In honor of Black History Month we would like to highlight Black leaders in the disability rights movement. Today we celebrate Johnnie Lacy, one of the earliest civil rights activists to advocate for the right of people with disabilities to live independently.
Johnnie Lacy was born in 1937 in Huttig, Arkansas. She experienced adversity from an early age by growing up in the segregated school system and suffering both racial and gender discrimination in Arkansas, Louisiana, and California. At age 19, while studying for a nursing degree at San Francisco State University, Lacy was diagnosed with Polio. The disease resulted in significant paralysis but it did not stop her from wanting to return to school. However, she was denied entry into the program due to her disability.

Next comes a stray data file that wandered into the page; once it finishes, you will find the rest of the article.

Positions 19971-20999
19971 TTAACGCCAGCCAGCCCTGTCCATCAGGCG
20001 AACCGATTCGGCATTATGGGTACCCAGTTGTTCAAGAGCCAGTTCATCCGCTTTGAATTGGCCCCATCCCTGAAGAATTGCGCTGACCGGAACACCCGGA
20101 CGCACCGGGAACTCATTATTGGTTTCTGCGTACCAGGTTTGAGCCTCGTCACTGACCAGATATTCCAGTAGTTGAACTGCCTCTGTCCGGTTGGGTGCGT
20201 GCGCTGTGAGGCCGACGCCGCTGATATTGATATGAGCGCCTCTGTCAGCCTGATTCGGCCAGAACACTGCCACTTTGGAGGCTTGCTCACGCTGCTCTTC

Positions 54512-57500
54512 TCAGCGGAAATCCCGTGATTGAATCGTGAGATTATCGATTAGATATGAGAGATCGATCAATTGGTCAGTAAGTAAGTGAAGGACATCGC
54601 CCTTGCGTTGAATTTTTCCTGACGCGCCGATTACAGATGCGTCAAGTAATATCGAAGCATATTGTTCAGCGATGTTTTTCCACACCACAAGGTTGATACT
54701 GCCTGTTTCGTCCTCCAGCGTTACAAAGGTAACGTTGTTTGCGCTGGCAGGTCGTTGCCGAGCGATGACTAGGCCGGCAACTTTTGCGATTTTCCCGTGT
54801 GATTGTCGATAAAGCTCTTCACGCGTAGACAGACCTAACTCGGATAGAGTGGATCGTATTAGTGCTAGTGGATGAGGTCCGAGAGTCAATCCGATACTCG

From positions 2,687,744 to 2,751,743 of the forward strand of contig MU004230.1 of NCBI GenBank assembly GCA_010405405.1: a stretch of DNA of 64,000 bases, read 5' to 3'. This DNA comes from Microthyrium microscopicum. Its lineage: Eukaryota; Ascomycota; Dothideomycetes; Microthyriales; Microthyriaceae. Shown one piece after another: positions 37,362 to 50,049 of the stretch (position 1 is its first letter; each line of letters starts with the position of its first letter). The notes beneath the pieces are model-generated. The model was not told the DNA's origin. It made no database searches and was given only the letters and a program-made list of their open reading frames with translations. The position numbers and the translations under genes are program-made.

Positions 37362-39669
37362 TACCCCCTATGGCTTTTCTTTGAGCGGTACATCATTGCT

She would not stop fighting. Lacy went on to graduate from UC Berkeley where she was inspired to join the growing civil rights and disability rights movement. She refused to be silenced.
Johnnie Lacy became the first executive director of The Community Resources for Independent Living in Hayward, California. She helped found the Berkeley Center for Independent Living in 1981. She served on the state Attorney General’s Commission on Disability and the Mayor’s Disability Council of San Francisco.
Even after her retirement, Johnnie continued her activism and served on the Hayward city and community commissions, as well as the Commission on Personnel and Affirmative Action.
Johnnie Lacy passed away in 2010. She is remembered as a fearless champion for civil and disability rights including the important mission of independent living. During a time when being a black disabled woman meant constant discrimination, Lacy became the hero that her community needed. Her legacy lives on through the black disabled activists of 2023 that continue to advocate for diversity, equity, and inclusion of all individuals.